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When was the last time you saw a 15-year-old playing in the Premier League?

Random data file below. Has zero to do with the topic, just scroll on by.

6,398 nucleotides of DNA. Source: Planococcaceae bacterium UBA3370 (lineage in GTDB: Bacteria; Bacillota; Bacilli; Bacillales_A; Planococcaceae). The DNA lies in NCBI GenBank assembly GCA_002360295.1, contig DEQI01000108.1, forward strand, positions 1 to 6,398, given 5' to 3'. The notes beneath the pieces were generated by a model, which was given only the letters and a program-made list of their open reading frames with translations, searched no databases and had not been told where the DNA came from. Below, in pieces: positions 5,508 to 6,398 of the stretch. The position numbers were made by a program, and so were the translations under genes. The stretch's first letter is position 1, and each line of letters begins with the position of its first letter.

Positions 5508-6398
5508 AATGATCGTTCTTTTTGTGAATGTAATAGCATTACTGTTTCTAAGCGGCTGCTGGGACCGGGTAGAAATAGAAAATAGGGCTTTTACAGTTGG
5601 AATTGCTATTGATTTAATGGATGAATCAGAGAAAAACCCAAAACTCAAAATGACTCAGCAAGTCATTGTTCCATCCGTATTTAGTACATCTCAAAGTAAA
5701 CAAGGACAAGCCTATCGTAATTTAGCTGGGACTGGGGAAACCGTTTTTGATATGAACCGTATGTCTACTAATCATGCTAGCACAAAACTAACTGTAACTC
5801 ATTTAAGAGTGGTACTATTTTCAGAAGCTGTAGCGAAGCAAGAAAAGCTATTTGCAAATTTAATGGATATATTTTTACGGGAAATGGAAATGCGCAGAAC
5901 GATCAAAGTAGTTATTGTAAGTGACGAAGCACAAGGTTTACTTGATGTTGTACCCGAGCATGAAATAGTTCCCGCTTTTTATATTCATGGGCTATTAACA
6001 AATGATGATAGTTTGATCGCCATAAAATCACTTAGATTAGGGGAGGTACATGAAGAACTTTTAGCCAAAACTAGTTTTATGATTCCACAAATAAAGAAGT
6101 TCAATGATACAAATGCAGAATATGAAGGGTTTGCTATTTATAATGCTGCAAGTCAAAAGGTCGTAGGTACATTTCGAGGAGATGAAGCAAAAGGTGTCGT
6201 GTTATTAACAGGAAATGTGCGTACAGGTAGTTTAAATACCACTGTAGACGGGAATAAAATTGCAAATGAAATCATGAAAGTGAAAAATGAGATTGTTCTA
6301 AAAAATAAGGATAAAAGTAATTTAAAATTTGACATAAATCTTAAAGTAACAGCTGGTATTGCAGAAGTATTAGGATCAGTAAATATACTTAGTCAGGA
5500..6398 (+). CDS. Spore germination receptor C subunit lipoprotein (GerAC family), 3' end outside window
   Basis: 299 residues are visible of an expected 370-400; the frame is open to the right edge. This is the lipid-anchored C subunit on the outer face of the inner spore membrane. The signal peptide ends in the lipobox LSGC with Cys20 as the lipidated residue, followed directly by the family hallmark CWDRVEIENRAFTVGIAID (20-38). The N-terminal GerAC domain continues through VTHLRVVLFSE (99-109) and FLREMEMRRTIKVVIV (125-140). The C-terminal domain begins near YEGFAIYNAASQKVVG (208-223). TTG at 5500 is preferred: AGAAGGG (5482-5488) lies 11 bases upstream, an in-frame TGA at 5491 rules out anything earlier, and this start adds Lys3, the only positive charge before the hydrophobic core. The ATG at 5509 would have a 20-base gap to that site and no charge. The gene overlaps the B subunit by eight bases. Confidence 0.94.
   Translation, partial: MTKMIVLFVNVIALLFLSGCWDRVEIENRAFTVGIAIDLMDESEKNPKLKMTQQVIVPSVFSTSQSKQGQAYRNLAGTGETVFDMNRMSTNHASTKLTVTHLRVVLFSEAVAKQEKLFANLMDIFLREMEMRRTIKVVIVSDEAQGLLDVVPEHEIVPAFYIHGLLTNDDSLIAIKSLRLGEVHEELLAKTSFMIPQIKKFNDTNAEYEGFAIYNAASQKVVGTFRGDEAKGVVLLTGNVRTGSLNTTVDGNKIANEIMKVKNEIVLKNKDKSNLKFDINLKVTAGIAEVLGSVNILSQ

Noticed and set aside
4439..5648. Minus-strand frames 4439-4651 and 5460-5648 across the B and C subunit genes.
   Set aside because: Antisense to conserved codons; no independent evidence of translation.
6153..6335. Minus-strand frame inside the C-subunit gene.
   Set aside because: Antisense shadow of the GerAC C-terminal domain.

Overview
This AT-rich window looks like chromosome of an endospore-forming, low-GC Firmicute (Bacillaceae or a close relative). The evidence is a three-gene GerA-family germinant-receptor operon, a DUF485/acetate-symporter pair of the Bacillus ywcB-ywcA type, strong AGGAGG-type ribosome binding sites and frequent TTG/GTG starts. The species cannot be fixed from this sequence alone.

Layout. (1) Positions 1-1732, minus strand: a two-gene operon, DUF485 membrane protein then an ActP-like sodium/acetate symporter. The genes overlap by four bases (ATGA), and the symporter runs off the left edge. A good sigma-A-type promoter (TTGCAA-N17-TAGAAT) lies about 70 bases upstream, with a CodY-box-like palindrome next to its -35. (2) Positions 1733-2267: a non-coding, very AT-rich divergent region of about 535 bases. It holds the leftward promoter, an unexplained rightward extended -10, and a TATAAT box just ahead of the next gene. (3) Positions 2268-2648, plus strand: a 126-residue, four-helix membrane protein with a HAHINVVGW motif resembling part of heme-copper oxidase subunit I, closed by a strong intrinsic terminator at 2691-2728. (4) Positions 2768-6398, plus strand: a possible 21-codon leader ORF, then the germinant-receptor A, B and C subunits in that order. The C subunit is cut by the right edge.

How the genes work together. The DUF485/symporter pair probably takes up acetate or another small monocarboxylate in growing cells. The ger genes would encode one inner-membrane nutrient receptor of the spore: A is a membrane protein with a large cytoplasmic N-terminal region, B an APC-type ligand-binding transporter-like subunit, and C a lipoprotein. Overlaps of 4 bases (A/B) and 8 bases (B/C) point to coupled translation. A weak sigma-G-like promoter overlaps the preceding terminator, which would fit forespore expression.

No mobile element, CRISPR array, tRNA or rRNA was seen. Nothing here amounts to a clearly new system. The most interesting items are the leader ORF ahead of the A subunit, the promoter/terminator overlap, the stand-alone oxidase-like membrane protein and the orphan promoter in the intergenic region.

Jason Cundy hammered Mikel Arteta for making Ethan Nwaneri the youngest ever Premier League last weekend, Danny Murphy couldn’t understand the logic of blooding the 15-year old against Brentford and plenty of other, less-strident, opinions have been bounced around for and against since Arsenal’s 3-0 win at the Gtech Community Stadium. Evan Ferguson seemed like a good man to ask. The Brighton & Hove Albion and Republic of Ireland U21 striker was only 14 when he featured for Bohemians against Chelsea in a friendly at Dalymount Park. A competitive debut arrived two months later away to Derry City. It seems ridiculous to be turning to a teenager who can’t legally vote or drink a pint until next month as the voice of experience but, hey, Glenavon gave 13-year old Christopher Atherton a run in a cup tie against Dollington only last week. “I’d imagine they are in training with the first team a bit,” Ferguson pointed out. “I don’t think they get thrown straight on the bench, they’d be used to the environment. I’d say it has gone through the club, the parents and that.“ At the end of the day it’s up to the kid. If he feels he’d be able to do it, I don’t see an issue with it. It’s up to them at the end of the day. If he’s good enough there’s no reason that he shouldn’t be able to [play].” Ferguson was fortunate to have a dad, Barry, who had enjoyed his own professional career on both sides of the Irish Sea: Someone he could look to, who understood the game, and there was no pressure one way or the other coming from father to son. He didn’t find the Chelsea game daunting per se and feels no-one actually expects fireworks of a player that young, but the very appearance of a kid that age inevitably brings with it major attention on the assumption that greatness is coming. Nwaneri has been the subject of endless column inches and airtime this week and Ferguson recalled how his involvement against Chelsea caused such a stir at his school Coláiste na hInse in Laytown. The game itself was clearly a Rubicon. “I’d say it’s a lot different coming into a men’s dressing room. That’s the first time with fans so you’re walking out on the pitch and you’re looking around and it’s sort of completely different to schoolboy football. It all depends on a result. If doesn’t matter if you play good, you play bad, it’s all about winning at the end of the day. It’s a different mentality.” The same could be said for tomorrow’s European U21 Championship playoff first-leg against Israel at Tallaght and the return next Tuesday in Tel Aviva, and the recall of Aaron Connolly should only increase the chance of Jim Crawford’s side pulling through. “We all know what he brings to the squad,” said Ferguson. “He’s quick and fast. Jim picked him for a reason and it’s good to see Aaron back in the squad. He will bring a good bit to this team.” Connolly has had to leave Brighton on loan to keep his club career going forward. Ferguson is still in situ on England’s south coast and claimed his first senior goal for the club in a league cup tie against Forest Green last month. A hat-trick for the U23s against Leicester City followed in Premier League 2, but Graham Potter has since left for Chelsea and been replaced by Roberto De Zerbi. That adds an air of uncertainty for every player under contract at the Amex Stadium. Potter was good for Ferguson. He spoke after that Forest Green display about a player whose level of maturity was such that he sometimes forgot how young he was. There was an understanding that the club still needed to be “careful” in his development. That said, a new manager means a new slate and Brighton’s excellent start to the Premier League campaign has been achieved despite a familiar inability to score as much as they should. Maybe De Zerbi will see Ferguson as a means of changing that. “Yeah, it’s a good opportunity for everyone. He’ll be coming in seeing everyone, not for the first time, but personally for the first time, so it could be a good opportunity.”